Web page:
Infographic: Visualizing the Boom in the CBD Beverage Market
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Visualizing the Boom in the CBD Beverage Market

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Visualizing the Boom in the CBD Beverage Market

Visualizing the Boom in the CBD Beverage Market

It’s safe to say that the cascade of cannabis legislation has sent the world into a constant state of flux. We are witnessing a seismic shift in culture, as cannabis steps out of the black market and into unexpected industries—from big pharma, to beauty, and now to beverages.

According to Zenith Global, the U.S. CBD-infused drinks market will reach an estimated $1.4 billion by 2023, making it one of the fastest-growing segments in the overall industry.

Today’s infographic comes to us from Trait Biosciences, and outlines the magnitude of the CBD-infused beverage segment, along with some of the subsequent challenges and opportunities that will shape the future of cannabis.

CBD and its Benefits

CBD is an abbreviated term for cannabidiol, a type of cannabinoid that makes up 40% of a cannabis plant’s extract. It has become increasingly popular for relieving pain, promoting relaxation, and lifting mood without the psychoactive properties that come with THC (Tetrahydrocannabinol), the other major cannabinoid.

Recent studies suggest that CBD’s properties may be useful in combating a variety of health conditions such as epilepsy, schizophrenia, multiple sclerosis, migraines, arthritis, and even side effects of cancer.

The New Wave of Beverages

CBD-infused beverages will open the floodgates to new audiences who want to consume cannabis in different formats. They have many benefits, that will rival other methods of ingestion:

  • Easy to Administer
    Beverages are seen as the healthier way to consume CBD, especially compared to smoking.
  • More Accessible
    They are becoming more easily available in restaurants, bars, supermarkets, and online sites.
  • Functionality
    There is some evidence to suggest that CBD in caffeinated products can curtail the feeling of being on “edge”.
  • Higher Precision
    Dosage is controlled and, much like alcohol, consumers will be able to determine how much CBD content they want.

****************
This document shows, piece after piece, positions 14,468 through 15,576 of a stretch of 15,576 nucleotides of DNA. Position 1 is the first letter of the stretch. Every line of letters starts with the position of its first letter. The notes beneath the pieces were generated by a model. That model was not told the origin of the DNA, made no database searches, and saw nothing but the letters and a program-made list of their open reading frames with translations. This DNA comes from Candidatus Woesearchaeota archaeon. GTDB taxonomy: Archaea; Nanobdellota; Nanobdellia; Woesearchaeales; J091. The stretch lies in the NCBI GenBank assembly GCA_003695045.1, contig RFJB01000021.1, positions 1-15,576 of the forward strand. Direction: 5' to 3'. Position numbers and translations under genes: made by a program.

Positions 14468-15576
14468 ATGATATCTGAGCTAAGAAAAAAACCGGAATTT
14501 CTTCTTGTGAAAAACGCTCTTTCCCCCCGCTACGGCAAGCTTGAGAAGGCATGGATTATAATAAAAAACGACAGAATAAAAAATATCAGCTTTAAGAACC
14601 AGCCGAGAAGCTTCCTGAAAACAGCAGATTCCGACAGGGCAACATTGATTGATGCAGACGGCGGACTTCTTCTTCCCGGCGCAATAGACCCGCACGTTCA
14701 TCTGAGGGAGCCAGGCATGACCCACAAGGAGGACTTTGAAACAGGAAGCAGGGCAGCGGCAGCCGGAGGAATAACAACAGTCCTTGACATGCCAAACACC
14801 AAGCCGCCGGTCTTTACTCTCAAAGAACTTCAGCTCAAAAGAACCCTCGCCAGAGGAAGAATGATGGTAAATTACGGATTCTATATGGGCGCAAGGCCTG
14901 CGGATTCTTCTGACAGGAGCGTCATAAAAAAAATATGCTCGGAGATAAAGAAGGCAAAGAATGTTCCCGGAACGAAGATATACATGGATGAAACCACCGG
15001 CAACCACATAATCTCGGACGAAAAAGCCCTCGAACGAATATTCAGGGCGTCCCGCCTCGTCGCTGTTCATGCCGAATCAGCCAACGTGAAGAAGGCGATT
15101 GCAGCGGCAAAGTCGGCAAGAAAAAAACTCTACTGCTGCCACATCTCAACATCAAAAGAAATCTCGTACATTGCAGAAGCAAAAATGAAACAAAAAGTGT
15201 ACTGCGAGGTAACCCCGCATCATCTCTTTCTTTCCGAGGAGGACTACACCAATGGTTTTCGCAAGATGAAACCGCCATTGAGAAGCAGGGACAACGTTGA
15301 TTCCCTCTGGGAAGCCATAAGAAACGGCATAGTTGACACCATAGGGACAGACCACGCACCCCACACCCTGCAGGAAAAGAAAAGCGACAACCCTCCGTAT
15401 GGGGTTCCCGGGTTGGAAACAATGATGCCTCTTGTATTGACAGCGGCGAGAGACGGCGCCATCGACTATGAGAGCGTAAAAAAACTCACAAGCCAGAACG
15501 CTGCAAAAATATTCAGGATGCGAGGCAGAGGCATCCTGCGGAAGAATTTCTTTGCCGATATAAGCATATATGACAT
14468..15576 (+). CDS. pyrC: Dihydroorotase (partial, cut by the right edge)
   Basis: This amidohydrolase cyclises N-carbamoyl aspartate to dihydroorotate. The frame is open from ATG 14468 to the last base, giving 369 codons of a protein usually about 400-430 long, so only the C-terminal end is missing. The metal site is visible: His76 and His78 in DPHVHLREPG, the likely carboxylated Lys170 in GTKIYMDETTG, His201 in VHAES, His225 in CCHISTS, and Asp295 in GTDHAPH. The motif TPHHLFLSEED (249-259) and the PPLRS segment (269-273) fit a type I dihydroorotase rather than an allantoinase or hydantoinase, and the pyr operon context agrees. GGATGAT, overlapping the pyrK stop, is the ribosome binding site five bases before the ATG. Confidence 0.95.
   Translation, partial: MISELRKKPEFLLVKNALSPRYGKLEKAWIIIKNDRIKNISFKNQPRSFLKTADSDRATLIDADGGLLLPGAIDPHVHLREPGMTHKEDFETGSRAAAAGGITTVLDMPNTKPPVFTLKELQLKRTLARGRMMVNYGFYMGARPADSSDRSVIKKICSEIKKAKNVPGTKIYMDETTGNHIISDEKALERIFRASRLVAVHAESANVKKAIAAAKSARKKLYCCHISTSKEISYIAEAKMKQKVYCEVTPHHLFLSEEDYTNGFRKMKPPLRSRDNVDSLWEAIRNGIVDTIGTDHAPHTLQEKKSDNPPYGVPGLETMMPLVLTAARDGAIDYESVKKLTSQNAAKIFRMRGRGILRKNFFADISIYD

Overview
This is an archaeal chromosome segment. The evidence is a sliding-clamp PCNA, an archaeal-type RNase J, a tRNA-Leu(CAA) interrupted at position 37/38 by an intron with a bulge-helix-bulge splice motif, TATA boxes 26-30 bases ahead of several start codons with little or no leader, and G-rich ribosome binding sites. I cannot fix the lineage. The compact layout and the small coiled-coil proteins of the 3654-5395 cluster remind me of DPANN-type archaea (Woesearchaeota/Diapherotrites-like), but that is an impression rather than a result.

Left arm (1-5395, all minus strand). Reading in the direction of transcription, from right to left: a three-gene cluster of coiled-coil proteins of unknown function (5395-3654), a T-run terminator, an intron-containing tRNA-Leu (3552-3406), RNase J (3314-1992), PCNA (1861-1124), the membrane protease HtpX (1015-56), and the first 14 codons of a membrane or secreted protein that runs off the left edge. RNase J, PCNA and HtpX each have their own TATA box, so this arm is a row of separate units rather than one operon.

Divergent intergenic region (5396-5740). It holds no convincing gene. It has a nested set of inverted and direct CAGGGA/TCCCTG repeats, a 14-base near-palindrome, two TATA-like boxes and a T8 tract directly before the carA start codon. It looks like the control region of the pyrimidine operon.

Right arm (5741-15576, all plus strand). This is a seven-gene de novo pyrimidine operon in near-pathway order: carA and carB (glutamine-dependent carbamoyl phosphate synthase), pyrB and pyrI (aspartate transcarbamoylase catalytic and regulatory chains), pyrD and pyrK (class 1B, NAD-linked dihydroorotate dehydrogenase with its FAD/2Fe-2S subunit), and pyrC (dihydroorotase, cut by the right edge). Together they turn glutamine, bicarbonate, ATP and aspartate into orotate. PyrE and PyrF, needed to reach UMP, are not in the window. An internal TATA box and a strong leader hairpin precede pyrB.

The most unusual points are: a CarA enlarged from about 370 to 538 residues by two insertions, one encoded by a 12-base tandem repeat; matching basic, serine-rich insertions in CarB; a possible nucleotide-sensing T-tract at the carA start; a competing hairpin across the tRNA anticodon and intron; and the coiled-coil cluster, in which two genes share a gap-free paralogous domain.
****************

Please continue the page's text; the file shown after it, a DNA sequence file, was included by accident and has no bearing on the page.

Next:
• Both alcoholic and non-alcoholic product categories are currently being explored, resulting in some unexpected partnerships, such as Molson Coors—the world’s seventh largest brewer—and Hexo Corp, a Canadian cannabis product company.

      Trends Shaping the Future of CBD Beverages

      The CBD product landscape is constantly evolving. Demand for CBD-infused beverages will be fueled by three key trends.

      1. Changing Consumer Preferences: The decline of alcohol sales globally is evidence of changing consumer tastes. Sales are expected to fall further as more people exchange alcohol for cannabis products.
      2. Product Innovation: Sustainable packaging, transparency around ingredients, more convenient ready-to-drink solutions, and personalized strains are driving the furious pace of product innovation.
      3. Big Players and Influencers: Growing knowledge and increasing brand/celebrity endorsements are creating an established CBD industry in mainstream culture. Already, singer Willie Nelson and former NFL star Terrell Davis have put their names to two seperate lines of CBD-infused beverages.

      As these trends evolve, consumers will benefit from more education around CBD, which could lead to more CBD products, like beverages, entering the mainstream across numerous industries.

      What’s Next for the CBD-infused Beverage Market?

      CBD purity is a primary focus area of current scientific studies. For consumers, more transparency is needed around ingredients, dosage levels, and product labeling. For example, the state of Indiana now mandates that manufacturers must label CBD products with QR codes that can be scanned to show whether they contain acceptable levels of THC, CBD, pesticides, and other compounds.